1) Why can't a balloon float into space?
A balloon rises because it is filled with a gas that is less dense than the air surrounding the balloon. Roughly speaking, the atmosphere gets less dense the higher up you go, so the highest altitude your balloon can reach is simply the altitude where the density is the same as whatever you filled your balloon with... sort of.
The above is true if most of the mass of the balloon is in the gas filling it (rather than the balloon envelope, or anything you might want to carry with the balloon). But if what matters is the density of the balloon-filling, then the ideal balloon would be filled with nothing (vacuum). This balloon could, naively speaking, take us up to an altitude where vacuum exists, or in other words, to exactly the edge of space. The trouble is, the vacuum needs to be wrapped in the envelope of the balloon. To contain a vacuum without collapsing, the envelope has to be pretty sturdy and, with known materials, this means it has to be pretty massive. This extra mass means the balloon's maximum altitude is lower - wherever the buoyant force provided by the balloon is balanced by the gravitational force of the Earth pulling down on the envelope. So an ideal balloon with a rigid massless envelope and filled with vacuum can carry us to space, but practical considerations and real materials means that the limit for balloon flight is inside the atmosphere.
2) What is this 26,000mph measured relative to?
The speed is measured along a circle drawn around the Earth. To make this easier to visualize, let's pretend that the Earth doesn't rotate, that it is a perfectly smooth sphere and that it has no atmosphere. Suppose we drop a ball. It falls, because gravity pulls it toward the center of the Earth. If instead we throw the ball, it still falls toward the center of the Earth, but its sideways velocity carries it some distance away from us before it hits the ground. The faster we throw the ball, the further away it lands. If we threw the ball fast enough, we could miss the Earth entirely - the ball would fall around the Earth. It would always accelerate toward the center of the Earth because of gravity, and for the right speed this gives a circular orbit around the Earth (faster leads to the ball flying away from the Earth, slower and it falls to the ground). The exact speed required depends on the distance from the center of the Earth - low Earth orbit, for instance, needs a velocity somewhere in the neighborhood of 15,000mph. The shape of the orbit doesn't necessarily need to be circular; it could also be elliptical.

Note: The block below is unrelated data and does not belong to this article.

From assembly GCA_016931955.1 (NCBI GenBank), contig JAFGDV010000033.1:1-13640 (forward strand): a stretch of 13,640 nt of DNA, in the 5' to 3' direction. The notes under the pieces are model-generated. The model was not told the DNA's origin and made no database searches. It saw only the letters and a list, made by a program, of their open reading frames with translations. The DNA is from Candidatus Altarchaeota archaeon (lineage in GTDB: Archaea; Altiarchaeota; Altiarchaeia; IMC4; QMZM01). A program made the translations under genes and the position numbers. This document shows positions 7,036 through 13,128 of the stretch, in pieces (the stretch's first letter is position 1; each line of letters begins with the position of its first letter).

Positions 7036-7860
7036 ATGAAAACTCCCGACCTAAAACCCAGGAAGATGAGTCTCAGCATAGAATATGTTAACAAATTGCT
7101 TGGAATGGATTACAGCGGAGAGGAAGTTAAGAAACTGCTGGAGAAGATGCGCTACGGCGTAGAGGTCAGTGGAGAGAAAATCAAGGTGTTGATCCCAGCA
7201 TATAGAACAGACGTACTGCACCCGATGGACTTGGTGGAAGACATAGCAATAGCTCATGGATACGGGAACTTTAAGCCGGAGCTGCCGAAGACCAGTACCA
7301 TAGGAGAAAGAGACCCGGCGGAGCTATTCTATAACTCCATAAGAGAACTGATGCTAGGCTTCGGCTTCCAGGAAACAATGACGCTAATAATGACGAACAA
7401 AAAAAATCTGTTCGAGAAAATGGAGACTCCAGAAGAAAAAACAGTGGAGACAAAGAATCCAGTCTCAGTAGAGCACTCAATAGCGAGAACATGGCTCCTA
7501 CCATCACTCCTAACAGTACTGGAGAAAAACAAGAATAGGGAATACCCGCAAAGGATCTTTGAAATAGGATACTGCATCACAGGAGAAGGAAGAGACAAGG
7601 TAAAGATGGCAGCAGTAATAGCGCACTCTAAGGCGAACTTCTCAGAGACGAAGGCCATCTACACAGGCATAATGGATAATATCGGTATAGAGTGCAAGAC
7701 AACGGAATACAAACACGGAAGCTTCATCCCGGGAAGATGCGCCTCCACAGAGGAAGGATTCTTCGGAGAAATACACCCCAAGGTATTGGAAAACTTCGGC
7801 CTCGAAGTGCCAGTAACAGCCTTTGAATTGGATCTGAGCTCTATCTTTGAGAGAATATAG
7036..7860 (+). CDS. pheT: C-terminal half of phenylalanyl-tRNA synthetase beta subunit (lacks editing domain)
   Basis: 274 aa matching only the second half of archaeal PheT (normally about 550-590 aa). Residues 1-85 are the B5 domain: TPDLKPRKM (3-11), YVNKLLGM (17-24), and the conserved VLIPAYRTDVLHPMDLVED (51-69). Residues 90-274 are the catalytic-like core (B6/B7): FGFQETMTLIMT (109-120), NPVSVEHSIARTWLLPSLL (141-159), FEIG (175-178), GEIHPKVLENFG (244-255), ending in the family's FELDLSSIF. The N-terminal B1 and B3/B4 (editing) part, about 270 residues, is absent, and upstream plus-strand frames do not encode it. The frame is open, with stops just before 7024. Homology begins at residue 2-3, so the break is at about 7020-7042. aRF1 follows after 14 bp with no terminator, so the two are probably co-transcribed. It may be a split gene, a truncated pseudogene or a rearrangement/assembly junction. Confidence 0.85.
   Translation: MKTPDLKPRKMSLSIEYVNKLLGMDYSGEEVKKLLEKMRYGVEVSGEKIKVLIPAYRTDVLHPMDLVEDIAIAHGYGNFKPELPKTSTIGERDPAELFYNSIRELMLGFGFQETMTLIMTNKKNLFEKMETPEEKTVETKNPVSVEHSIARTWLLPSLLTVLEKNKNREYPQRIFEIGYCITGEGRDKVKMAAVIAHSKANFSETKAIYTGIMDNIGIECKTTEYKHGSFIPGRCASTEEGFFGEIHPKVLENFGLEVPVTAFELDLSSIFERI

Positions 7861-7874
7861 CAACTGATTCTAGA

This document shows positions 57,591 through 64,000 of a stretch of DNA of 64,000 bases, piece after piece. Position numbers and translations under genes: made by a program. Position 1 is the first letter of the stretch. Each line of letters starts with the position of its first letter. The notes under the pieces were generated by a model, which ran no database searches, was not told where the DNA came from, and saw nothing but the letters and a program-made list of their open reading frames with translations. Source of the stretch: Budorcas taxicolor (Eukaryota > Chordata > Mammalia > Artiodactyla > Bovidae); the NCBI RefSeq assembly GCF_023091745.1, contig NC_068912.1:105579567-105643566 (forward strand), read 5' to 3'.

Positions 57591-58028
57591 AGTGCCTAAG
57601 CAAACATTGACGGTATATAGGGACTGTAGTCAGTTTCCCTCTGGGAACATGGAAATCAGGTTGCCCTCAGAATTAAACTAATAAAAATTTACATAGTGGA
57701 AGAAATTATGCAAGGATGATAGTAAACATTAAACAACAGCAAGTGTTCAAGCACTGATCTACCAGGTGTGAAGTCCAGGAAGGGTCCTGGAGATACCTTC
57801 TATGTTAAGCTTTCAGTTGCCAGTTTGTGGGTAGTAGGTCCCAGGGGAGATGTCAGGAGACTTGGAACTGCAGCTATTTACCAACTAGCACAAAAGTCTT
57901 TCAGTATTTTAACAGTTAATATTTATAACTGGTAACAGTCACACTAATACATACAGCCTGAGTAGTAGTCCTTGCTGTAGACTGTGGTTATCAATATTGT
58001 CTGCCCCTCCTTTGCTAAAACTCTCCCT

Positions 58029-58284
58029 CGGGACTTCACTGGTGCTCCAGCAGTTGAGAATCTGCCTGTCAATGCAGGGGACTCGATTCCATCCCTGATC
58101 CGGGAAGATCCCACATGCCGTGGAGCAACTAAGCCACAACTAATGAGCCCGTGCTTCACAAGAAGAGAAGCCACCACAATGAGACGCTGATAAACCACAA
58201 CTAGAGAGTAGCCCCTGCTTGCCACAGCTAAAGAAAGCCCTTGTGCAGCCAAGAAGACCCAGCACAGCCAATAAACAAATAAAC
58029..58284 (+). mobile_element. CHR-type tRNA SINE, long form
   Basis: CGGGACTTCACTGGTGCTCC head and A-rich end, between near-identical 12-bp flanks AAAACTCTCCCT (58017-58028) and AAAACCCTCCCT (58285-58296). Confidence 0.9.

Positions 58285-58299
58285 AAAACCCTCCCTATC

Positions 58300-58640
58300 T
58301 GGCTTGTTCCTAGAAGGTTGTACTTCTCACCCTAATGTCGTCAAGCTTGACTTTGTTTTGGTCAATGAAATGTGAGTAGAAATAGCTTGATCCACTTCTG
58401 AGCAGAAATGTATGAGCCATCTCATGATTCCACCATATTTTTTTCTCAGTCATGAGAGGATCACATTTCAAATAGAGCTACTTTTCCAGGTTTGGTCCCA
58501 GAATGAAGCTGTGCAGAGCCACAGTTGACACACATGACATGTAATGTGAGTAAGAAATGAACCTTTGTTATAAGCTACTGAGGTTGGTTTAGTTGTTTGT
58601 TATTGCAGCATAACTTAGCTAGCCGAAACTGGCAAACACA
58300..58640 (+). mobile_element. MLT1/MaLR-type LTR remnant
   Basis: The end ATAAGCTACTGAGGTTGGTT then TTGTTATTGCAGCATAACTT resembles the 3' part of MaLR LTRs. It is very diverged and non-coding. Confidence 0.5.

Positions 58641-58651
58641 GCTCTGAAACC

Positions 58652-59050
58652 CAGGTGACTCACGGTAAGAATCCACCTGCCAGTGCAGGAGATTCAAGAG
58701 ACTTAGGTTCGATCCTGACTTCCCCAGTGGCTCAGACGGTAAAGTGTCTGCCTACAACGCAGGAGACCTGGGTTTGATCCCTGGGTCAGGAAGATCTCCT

3) Why doesn't a balloon need to move so fast to rise?
Hopefully it's clear by now that the balloon and the orbiting ball are "held up" by entirely different mechanisms. The balloon uses buoyancy, while the ball is in some sense supported by its own motion.
4) Can we get high enough, "stop" and watch the Earth leave then come back in a year?